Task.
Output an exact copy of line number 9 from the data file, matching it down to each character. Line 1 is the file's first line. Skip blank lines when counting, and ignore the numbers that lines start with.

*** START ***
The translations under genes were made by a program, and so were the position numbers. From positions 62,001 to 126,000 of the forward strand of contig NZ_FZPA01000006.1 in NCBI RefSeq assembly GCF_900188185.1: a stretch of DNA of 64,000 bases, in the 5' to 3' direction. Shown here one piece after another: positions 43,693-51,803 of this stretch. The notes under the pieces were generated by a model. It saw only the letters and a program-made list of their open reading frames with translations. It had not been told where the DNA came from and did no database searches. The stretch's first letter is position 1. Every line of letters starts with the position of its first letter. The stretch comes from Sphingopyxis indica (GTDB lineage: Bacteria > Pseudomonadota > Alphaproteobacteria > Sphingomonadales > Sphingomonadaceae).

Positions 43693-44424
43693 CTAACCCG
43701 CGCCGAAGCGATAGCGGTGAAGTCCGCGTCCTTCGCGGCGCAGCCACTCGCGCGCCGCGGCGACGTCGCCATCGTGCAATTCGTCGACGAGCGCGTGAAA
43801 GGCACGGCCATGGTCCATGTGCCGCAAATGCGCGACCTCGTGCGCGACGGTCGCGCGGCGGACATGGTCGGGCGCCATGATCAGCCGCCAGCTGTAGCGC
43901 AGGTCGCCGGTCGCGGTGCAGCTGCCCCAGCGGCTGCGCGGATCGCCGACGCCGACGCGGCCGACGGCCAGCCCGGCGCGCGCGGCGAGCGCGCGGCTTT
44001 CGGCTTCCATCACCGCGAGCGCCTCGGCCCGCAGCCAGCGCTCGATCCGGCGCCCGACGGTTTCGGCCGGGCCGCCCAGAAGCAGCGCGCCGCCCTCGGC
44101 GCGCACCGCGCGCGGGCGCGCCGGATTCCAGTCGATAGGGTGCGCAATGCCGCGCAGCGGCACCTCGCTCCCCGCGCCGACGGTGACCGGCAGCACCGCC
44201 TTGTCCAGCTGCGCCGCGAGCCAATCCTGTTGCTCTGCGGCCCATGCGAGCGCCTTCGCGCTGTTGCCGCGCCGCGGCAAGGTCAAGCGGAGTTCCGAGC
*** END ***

44201 TTGTCCAGCTGCGCCGCGAGCCAATCCTGTTGCTCTGCGGCCCATGCGAGCGCCTTCGCGCTGTTGCCGCGCCGCGGCAAGGTCAAGCGGAGTTCCGAGC